What is Straight Life Insurance Policy?

Straight life insurance, commonly referred to as whole life insurance, is a type of permanent life insurance that lasts for your entire life and comes with a level-premium payment. It is different from term life insurance, which is meant to just cover you for a certain period of time (typically 10–30 years).

What is Straight Life Insurance Policy?

A straight life insurance policy has a guaranteed death benefit and fixed premium payments. Unlike term life insurance, this policy has a cash value component that builds at a fixed rate. And because of the guaranteed cash value accumulation, straight life insurance tends to be more expensive than term life insurance.

How Does Straight Life Insurance Policy Work?

Straight life insurance is like a lifelong savings plan that is covered with protection. You pay fixed amounts regularly (may be monthly), and if something happens to you, your loved ones will get a payout.

As long as you keep paying premiums, the plan stays active, and a part of your payment will go into a savings account that grows over time. When the account’s big enough, you can take out money or borrow against it. If you ever decide to stop, you get back what you’ve saved, minus any fees. If you did not touch the cash value, your beneficiaries will get the amount that is listed on your policy.

Straight Life Insurance Pros and Cons

This policy can be used as a great financial planning tool. It is meant for long-term goals. And if you want to have insurance for a short period of time, a term life policy is a better choice. To know if this whole life policy is the perfect one for you, consider its potential advantages and disadvantages.


  • Fixed Premiums
  • Level death benefit
  • Guaranteed cash value growth
  • Policyholders can surrender policy or loan for cash value.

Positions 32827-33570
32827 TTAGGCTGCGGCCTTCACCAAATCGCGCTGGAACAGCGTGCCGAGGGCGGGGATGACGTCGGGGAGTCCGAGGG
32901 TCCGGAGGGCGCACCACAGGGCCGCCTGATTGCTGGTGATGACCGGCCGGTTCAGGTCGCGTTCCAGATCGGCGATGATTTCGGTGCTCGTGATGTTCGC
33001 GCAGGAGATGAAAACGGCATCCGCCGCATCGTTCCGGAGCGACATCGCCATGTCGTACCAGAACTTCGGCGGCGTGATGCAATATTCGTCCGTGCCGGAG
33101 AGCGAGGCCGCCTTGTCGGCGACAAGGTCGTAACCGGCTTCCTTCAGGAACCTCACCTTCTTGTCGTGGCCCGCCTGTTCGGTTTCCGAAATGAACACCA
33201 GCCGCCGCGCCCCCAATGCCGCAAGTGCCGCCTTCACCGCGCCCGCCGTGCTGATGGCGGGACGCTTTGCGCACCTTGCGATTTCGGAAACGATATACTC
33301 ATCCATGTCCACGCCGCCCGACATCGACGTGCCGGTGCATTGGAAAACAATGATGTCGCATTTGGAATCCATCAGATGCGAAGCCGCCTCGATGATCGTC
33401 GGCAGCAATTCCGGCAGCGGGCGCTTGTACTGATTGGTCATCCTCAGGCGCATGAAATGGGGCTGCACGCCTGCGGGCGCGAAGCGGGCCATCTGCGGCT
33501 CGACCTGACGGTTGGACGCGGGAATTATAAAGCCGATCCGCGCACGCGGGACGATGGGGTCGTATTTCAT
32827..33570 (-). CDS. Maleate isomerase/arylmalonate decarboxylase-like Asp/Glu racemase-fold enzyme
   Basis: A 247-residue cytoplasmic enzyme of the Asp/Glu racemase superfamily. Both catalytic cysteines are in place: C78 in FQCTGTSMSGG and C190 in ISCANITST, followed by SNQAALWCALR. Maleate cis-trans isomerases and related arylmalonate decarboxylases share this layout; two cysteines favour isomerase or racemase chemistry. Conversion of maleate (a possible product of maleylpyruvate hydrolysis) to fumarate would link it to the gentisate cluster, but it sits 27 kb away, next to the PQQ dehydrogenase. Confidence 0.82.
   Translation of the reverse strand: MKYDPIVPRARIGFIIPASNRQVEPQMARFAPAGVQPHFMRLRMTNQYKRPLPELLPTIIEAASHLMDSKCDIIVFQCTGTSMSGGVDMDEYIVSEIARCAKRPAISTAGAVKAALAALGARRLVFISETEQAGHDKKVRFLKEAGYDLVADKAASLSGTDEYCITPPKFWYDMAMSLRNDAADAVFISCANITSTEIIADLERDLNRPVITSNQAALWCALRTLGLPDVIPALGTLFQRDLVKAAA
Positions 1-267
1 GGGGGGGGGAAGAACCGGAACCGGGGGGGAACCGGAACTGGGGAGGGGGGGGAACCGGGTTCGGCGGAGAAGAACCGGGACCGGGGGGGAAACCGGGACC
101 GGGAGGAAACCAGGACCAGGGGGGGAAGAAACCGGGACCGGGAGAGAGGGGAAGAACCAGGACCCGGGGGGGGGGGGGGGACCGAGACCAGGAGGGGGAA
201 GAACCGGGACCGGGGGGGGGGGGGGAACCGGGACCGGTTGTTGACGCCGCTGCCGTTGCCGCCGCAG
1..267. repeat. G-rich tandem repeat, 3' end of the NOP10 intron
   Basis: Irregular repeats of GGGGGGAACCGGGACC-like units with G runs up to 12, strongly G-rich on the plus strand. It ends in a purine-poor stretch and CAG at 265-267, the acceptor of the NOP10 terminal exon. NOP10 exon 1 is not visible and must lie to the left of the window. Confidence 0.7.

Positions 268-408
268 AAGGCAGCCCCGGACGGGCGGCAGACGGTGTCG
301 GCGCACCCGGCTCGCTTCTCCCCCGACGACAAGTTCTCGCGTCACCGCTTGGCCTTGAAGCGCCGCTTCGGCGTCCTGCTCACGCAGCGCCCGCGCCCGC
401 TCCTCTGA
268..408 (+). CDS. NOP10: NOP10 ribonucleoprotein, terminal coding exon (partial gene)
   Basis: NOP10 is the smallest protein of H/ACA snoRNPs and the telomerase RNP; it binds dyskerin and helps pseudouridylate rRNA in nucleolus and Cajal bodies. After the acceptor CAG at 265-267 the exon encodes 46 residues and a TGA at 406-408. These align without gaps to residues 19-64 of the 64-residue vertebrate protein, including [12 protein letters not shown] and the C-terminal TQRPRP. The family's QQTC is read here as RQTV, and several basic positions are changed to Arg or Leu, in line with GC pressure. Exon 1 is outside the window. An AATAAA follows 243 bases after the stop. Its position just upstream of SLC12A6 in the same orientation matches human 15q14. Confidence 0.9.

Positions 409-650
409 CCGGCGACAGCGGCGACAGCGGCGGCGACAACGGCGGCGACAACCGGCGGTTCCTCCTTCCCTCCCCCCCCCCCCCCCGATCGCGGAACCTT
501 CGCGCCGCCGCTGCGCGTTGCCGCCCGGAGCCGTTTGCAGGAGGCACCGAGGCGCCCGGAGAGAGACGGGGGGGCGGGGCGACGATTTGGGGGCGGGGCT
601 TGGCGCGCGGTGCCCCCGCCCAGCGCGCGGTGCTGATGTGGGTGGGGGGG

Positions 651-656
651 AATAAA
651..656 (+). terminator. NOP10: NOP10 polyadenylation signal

• It is usually more expensive than term life insurance.
  • The cash value growth is slow.
  • It is not a good choice for short-term goals.
  • If the cash value taken as a loan is not paid back, it may reduce the death benefit paid to the beneficiaries.

Straight Life Policy vs. Universal Life Policy

These two life policies are both for the long haul, but universal gives you more wiggle room. You can adjust your coverage and premiums when it comes to Universal Life.

But in straight life, what you see is what you get. If you want more coverage, you can have it, but it might be very expensive. If you need to pay less, you can, but be very careful not to let your policy slip away.

How Is Straight Life Insurance Taxed?

Death benefits from the insurance are paid tax-free to the beneficiaries listed on the policy. While you are alive, if you withdraw money from your cash value, taxes are levied on the amount that exceeds the policy basis. The basis of the policy is the amount you paid in premiums over time.

Also, if you surrender the policy, you will have to pay income taxes on the portion of the cash value that exceeds the policy basis. Generally, taxes don’t need to be paid on life insurance loans. However, keep in mind that if you do not repay the loan, you may face taxes. You will be taxed on any amount that exceeds the policy basis.

How Much Does Straight Life Insurance Cost?

Just like I have mentioned above, this policy is more expensive than term coverage. And the reason is that the company will be paying a death benefit as long as you pay your premiums.

The component of the cash value of the policy typically increases the premium compared to the term. The personal rating factors will determine the cost of your straight-life policy. These factors include age, health history, level of coverage, occupation, and hobbies.

Young policyholders usually get lower premiums compared to older ones or people who have chronic medical problems. Although these policies may be available without a medical examination, premiums will be higher and death benefits will be lower.

Is Straight Life Insurance Policy a Good Option?

This type of policy may be a good choice for a long-term financial planning tool. If you want coverage with a predictable premium and a guaranteed investment that can help supplement your retirement income, then a straight life policy may be the one for you.

This policy may not be the best choice for some people. Here are some alternatives they can consider: Universal life insurance, 20-pay, 10-pay, and 10-pay life insurance. Discuss this with your insurance agent or company to learn more about this insurance policy.

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